The nation's expanding economy produced 112,000 new jobs in June, the Labor Department reported today, far fewer than expected and well short of the numbers generated in the previous three months.

The average of job growth for the past four months remains relatively high, however, at 256,000, and economists and others interviewed today expressed little immediate concern about any broader slowdown in hiring. Unemployment held steady at 5.6 percent, where it has been most of the year, the Labor Department said.

With the general election drawing closer, however, economic interpretations of today's news took a back seat to political commentary.

President Bush, in a speech to small business people, noted that the number of jobs added to the economy since August now stands at 1.5 million.

"To me, that shows steady growth," he said. " . . . The economy of the United States has been through a lot. It's pretty remarkable to be able to stand up and say to you that the economy is strong and getting stronger."

Rep. Fortney "Pete" Stark (D-Calif.), senior Democrat on the Joint Economic Committee, had a different take, saying the "report does not paint a picture of a strong labor market."

"Job growth fell off sharply last month and was not as robust as we had thought in previous months, which makes it harder to close the jobs gap," Stark said. "Despite 10 months of job growth, there are still 1.1 million fewer non-farm payroll jobs than there were when President Bush took office. There are 1.8 million fewer private payroll jobs, including 2.7 million fewer manufacturing jobs.

"Workers are still waiting to see real gains in their paychecks," he added. "Workers' productivity gains have gone into profits not wage hikes, so paychecks will be stretched thinner as families face higher prices and rising interest rates."

The 112,000 job growth number was a bit of a shock to economists, who had predicted steady increases in the range of 240,000 for June. The most significant slowdown occurred in the manufacturing sector, which shed 11,000 jobs after four months of growth. Five thousand government jobs were lost and construction employment was flat.

All of June's job growth came in service industries.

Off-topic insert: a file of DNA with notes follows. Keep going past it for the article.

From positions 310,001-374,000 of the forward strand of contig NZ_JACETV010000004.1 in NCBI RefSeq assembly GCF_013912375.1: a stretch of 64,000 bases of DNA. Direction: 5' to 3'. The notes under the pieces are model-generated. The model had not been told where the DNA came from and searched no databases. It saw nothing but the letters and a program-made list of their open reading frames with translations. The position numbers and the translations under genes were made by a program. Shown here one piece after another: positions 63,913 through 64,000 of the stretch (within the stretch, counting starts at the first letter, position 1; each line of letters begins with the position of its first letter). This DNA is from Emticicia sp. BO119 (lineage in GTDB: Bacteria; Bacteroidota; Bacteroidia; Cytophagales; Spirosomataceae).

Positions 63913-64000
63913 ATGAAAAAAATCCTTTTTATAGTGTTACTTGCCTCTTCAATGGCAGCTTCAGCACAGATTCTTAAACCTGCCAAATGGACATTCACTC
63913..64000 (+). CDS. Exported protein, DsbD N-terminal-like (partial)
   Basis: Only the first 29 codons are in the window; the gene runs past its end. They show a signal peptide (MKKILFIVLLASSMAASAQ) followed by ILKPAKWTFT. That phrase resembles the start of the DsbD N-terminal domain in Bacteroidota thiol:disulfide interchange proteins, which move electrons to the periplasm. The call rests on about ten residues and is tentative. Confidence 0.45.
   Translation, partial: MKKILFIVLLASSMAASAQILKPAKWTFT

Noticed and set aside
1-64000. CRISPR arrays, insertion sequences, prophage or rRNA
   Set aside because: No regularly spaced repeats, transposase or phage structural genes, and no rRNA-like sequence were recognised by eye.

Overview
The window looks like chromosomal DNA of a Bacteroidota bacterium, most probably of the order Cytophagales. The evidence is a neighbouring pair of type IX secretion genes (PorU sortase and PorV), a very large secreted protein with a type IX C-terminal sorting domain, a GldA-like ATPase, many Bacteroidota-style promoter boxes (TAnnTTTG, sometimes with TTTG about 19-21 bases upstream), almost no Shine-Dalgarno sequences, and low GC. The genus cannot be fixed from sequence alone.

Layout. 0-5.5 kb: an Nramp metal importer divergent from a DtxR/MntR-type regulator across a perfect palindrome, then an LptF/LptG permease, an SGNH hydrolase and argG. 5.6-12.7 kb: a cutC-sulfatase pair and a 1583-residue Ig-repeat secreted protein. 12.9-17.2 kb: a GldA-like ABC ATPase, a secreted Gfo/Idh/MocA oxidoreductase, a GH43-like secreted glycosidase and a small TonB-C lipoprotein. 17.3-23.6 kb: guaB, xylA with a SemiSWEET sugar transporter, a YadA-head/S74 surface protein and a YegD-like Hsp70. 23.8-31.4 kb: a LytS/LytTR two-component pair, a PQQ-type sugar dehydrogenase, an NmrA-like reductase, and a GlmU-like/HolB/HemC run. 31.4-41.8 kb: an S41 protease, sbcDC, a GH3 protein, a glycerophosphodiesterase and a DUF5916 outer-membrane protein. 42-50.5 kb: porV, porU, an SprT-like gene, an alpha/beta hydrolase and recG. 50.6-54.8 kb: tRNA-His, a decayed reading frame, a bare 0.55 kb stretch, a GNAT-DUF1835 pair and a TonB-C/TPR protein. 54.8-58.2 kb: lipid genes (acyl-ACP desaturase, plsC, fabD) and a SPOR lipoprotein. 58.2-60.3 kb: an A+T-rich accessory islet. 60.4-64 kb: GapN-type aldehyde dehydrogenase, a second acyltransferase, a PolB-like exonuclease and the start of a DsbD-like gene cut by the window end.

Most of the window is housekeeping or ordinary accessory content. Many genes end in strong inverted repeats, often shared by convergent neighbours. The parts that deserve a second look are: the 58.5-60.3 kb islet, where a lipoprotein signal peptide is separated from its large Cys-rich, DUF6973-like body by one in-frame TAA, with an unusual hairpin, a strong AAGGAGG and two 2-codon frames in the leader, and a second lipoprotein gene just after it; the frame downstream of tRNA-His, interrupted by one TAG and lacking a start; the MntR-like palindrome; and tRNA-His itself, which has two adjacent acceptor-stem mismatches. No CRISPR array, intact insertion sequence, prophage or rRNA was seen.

While some analysts speculated that concern about energy costs last month might be partially responsible for the June slowdown, others suspected that the pace was either a statistical anomaly or just a bump in the road.

"We could be taking a breather for a moment," said Jeff Heath, president of Management Recruiters International. But "all in all, we're doing really fine. Even looking back to the 90s, some of the best months we had were averaging 250,000. So averaging 256,000 is pretty good. . . . We think July is going to be a very strong month. . . .

"A lot of industries that have been very very soft are starting to wake up. Technology, which was hit hard over past few years, is coming back across the board," Heath said.

If today's numbers "did anything," he said, "they probably sent a good signal for interest rates," reducing the inclination of the Federal Reserve to go faster in raising rates.

The Fed increased key rates by a quarter of a percent Wednesday, promising a "measured" pace of rate change in the future, in part because of concern that the pace of economic growth might sputter.

The report "justifies the Fed's 'measured' approach" to raising short-term interest rates, economist Ray Stone, of Stone &McCarthy Research Associates, wrote in a note to clients.

"June was a softer month," said Stephen Stanley of RBS Greenwich Capital Markets Inc. "It's possible it was oil prices," he said. But it's also possible that it was just "statistical noise," meaning a figures that are "out of whack" and will be revised. "People are going to wonder for a month," he said.

Whatever the cause, the monthly numbers become more important as the November general election draws closer.

The White House has continued to boast of the job growth since August as proof that the economy has made a solid comeback while Democrats have focused on what they say is the low wage nature of the jobs created during the Bush administration.

June's Labor Department report showed that average hourly wages rose by a 2 cents to $15.65, a 0.1 percent increase, less than the 0.3 percent expected. The average workweek fell by two tenths of an hour to 33.6 hours. Total hours worked in the economy dropped 0.6 percent.